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African-American men at risk, activism through social media, linguistic discourse in Pakistan, pressuring Nigerian politicians, Mexico's immigration problem

This week's round-up of commentary covers the risk African-American men face, activism through social media in Indonesia, battling militancy through language diversity in Pakistan, pressuring politicians in Nigeria, and Mexico's immigration problem. 

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    A casket containing the body of Michael Brown is wheeled out Monday, Aug. 25, 2014, at Friendly Temple Missionary Baptist Church in St. Louis. Hundreds of people gathered to say goodbye to Brown, who was shot and killed by a Ferguson, Mo., police officer on Aug. 9. (AP Photo/, , Pool
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The Irish Times / Dublin, Ireland
African-American men are still at risk

“Like the fatal shooting of Trayvon Martin, a black Florida teenager, by a neighbourhood watch volunteer in 2012, [Michael] Brown’s killing [on Aug. 9] has highlighted the risks faced by young African-American men on account of prejudice and fear...,” states an editorial. “[A]s African-Americans reflect on their condition, six years after the election of America’s first black president, they see that they continue to fall behind in terms of employment, wealth and opportunity. Young black men like Brown are much more likely to be stopped by police, arrested, charged, convicted and imprisoned than their white counterparts. And more likely to be killed by the police who are supposed to protect them.”

The Jakarta Post / Jakarta, Indonesia
Taking action through social media

“Indonesia with its population of more than 240 million people, most of whom are young and active on social media, has often been cited as the ‘social media capital of the world’ and Jakarta’s citizens as the most avid tweeters compared to any other city.... Indonesia, with its 62 million active social media users ... [should use social media to] engage communities in taking action in the name of humanity and to celebrate the spirit that leads people to help those whose lives have been torn apart by natural disasters or conflicts...,” writes Rajan Gengage. “Everyone can be a humanitarian. We can all do something to alleviate human suffering and we all have the ability to exhibit the spirit of humanity and of helping others.”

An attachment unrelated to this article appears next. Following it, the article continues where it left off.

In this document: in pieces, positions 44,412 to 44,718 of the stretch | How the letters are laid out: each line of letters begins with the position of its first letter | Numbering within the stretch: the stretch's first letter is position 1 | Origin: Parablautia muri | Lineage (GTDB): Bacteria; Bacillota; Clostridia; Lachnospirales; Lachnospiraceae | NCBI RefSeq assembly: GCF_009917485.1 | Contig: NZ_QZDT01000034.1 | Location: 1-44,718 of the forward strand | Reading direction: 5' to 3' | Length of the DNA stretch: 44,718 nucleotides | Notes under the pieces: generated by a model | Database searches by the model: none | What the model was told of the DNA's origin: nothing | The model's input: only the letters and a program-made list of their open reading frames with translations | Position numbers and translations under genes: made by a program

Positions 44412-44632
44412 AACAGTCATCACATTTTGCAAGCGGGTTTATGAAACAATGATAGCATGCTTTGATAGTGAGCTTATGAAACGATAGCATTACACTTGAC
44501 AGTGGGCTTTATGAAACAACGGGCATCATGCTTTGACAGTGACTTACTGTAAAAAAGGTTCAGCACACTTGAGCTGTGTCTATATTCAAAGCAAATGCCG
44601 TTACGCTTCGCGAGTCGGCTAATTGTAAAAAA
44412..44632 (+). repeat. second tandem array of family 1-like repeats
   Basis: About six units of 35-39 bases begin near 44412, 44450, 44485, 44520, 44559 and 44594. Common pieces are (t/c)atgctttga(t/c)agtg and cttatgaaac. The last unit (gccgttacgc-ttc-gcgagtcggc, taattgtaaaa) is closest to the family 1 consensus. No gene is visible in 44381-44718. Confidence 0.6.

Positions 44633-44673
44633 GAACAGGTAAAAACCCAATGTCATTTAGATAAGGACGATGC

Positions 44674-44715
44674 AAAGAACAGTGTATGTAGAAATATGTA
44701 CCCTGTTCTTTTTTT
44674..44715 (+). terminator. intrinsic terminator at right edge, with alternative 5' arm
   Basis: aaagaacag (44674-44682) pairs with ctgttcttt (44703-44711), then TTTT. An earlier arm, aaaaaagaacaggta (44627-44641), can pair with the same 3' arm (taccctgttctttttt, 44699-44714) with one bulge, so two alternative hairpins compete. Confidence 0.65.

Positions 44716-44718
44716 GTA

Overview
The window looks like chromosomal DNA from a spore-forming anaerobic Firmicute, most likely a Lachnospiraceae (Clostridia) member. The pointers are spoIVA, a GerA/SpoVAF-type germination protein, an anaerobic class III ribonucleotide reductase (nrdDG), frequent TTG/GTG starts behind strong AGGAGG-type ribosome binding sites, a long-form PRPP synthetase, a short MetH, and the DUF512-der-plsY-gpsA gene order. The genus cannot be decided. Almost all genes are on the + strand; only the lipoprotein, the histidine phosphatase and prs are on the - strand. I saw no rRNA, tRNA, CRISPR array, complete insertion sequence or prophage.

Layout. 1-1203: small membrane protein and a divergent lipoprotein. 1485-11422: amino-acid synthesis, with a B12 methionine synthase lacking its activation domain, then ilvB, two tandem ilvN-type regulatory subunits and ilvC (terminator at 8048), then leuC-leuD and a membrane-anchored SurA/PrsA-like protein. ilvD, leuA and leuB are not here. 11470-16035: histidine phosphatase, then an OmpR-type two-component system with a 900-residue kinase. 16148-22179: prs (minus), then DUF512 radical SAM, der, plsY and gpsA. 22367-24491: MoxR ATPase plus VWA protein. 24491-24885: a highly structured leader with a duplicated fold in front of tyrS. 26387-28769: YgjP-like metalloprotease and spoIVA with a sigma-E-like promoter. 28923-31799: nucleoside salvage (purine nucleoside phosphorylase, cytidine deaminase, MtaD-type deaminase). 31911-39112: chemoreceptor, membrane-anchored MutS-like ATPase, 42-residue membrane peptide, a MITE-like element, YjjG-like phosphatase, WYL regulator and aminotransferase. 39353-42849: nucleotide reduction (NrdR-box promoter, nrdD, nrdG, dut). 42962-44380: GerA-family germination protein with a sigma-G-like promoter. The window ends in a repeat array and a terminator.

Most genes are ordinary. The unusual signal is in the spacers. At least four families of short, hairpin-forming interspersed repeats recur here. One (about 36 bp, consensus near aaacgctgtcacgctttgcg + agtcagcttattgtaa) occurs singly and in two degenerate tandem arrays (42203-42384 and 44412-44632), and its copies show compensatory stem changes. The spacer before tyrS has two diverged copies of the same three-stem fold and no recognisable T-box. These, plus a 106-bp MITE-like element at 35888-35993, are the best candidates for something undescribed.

Dawn / Karachi, Pakistan
Preserving indigenous languages promotes understanding

“Homogeneity lies at the core of the militant discourse that has permeated the thinking patterns of both state and society.... Homo­geneity decries everything that is different, unknown or unfamiliar...,” writes Khadim Hussain. “With the state increasingly supporting the discourse of homogeneity, we have seen political marginalisation that, in turn, has created deep fault lines in society.... While nobody denies the importance of English and Urdu [in Pakistan], the exclusion of indigenous languages has paved the way for a narrow discourse [which fuels militant mentality].... [D]iversity boosts a pluralist, democratic narrative and can help debunk a militant discourse that is increasingly becoming more dangerous as various groups compete to impose their particular worldview on society.”

The Punch / Lagos, Nigeria
Nigerians must demand more from politicians

“If Nigerians do not define the issues and lay down the agenda of debate for the 2015 elections, most of our politicians are likely to reduce it to a battle of who gives the biggest bags of rice and the largest volume of kerosene...,” writes Japheth Omojuwa. “Insecurity [in the face of terrorism] is a more immediate challenge than corruption. If we don’t deal with this and nip it in the bud within a year, we will get used to it and soon enough, we’d come to accept bomb blasts the way we have now accepted corruption as part of our national reality and norm.... We need something much better. Politicians who can play at the level of workable ideas should step out.... [T]hose of us who know Nigeria can do better ... are not smiling.”

El Universal / Mexico City
Mexico’s own immigration problem

“According to [a report by the Inter-American Commission on Human Rights] migrants in Mexico are in a situation of extreme vulnerability.... [T]he response of the Mexican government to solve this problem has been insufficient and even contrary to international human rights standards, because instead of protecting them, it criminalizes them. As a consequence, the situation has worsened instead of getting solved...,” states an editorial. “It is very important that ... authorities adopt what could work to improve the situation of migrants ... [because] Mexico has to be welcoming and receptive towards those who travel....”

 
 
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